First, is there not supported living type place she'd consider?.

DancesWithOtters Fri 30-Jun-17 20:07:38

You sound lovely. You don't have to be her career. She's not your responsibility. flowers

CMOTDibbler Fri 30-Jun-17 20:14:38

You need to put yourself and your children first - and you absolutely don't have to be her carer now, or in the future. If she already has social services involvement, then she is on their radar and being on benefits means that they will pay for care that she is assessed as needing

Tartyflette Fri 30-Jun-17 20:14:52

Caring for someone with dementia is relentless and often thankless. You absolutely do not have to do it for your DM if you can't or don't want to -- and it sounds as if it would be very difficult.
If people do it gladly and willingly that's one thing but if not it may be soul destroying for you and very possibly be to the detriment of your own marriage and family.
I didn't have a good relationship with my DM -- it wasn't terrible but she wasn't my favourite person nor I hers -- we didn't get on. But when she developed dementia in her late 70s it fell to me to organise her life, and later, due to other health issues, her move to a care home.
I asked my family (DH and DC) for their opinions and they agreed - she was very difficult by this stage as well as doubly incontinent. They didn't want her to live with us, it would have impacted massively on their lives too, and sadly not for the better.
I won't say I never felt guilty about it - I did, but it was the best thing for her; she got good care, we visited every other day and she was as happy there as she would have been anywhere. Certainly happier than she would have been living at my house.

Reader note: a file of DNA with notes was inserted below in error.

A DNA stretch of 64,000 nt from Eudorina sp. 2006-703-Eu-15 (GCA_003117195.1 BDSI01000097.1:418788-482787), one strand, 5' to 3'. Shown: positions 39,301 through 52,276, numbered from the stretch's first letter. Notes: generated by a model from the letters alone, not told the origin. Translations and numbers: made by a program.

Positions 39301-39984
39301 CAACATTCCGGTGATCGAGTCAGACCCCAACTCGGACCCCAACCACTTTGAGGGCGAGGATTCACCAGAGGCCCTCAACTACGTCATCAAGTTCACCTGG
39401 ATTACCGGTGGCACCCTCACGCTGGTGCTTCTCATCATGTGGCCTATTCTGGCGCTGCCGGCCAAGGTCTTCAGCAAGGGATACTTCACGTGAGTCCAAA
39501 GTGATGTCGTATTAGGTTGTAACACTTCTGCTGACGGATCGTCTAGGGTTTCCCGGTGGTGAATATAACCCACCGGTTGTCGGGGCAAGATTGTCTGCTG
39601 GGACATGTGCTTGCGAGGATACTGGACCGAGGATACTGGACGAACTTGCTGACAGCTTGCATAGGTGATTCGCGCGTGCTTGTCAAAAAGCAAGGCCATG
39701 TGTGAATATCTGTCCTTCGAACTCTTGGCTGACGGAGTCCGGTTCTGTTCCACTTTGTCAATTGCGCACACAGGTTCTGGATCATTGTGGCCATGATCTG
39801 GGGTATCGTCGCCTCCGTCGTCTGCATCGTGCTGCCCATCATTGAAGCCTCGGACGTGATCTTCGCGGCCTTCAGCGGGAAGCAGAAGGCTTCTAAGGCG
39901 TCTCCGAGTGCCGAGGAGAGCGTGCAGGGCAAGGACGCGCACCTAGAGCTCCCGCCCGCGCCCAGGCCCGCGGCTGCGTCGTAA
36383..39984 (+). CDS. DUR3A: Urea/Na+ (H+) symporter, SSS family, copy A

We tried carers but she could not sustain a good relationship with them. I think she would have liked me to move in with her (and her 40-a-day fag habit.) Uh, no. One of us would have been dead within a couple of years and I had a strong suspicion it would have been me.
If your DM does go into care and people make digs (I experienced this) , well, they don't know the ins and outs of your relationship with her, nor of your own circumstances.
I'm sure you will do your best for everyone concerned. That's all anyone can do.

DerelictWreck Fri 30-Jun-17 20:23:29

As she gets older, is it going to fall to me to provide sole care as she is on benefits so I can't see any way would afford a home (and I am not wealthy enough to afford this myself).

OP the state will pay for her home if her savings/income is below a certain threshold, and if she's on benefits then it sounds like she will be.

Can you ring social services as a concerned relative? They won't be able to discuss her care with you but if you explain that she is receiving care and you think she needs more then they will contact her sw and there will be an assessment. I do believe you can even ask for an assessment outright though of course she may be resistant to this.

myotheraccountsa Fri 30-Jun-17 20:53:54

Thank you so much everybody, I really wasn't expecting such supportive responses...It's a great reassurance.

I think I'm going to try and broach the very difficult subject with mum that we really do need some sort of plan in place for the future. It's so hard isn't it because it's just not something anyone likes to talk about and, because she's a bit (well, a lot) delusional when I've tried before she tends to just shut it down with comments like 'oh, I'll just kill myself when it gets to that point'. Not really helpful or realistic.

I think I may also take your advice to give social services a ring and just see if they can offer any general advice about things to consider and plan for.

Thank you again, so much.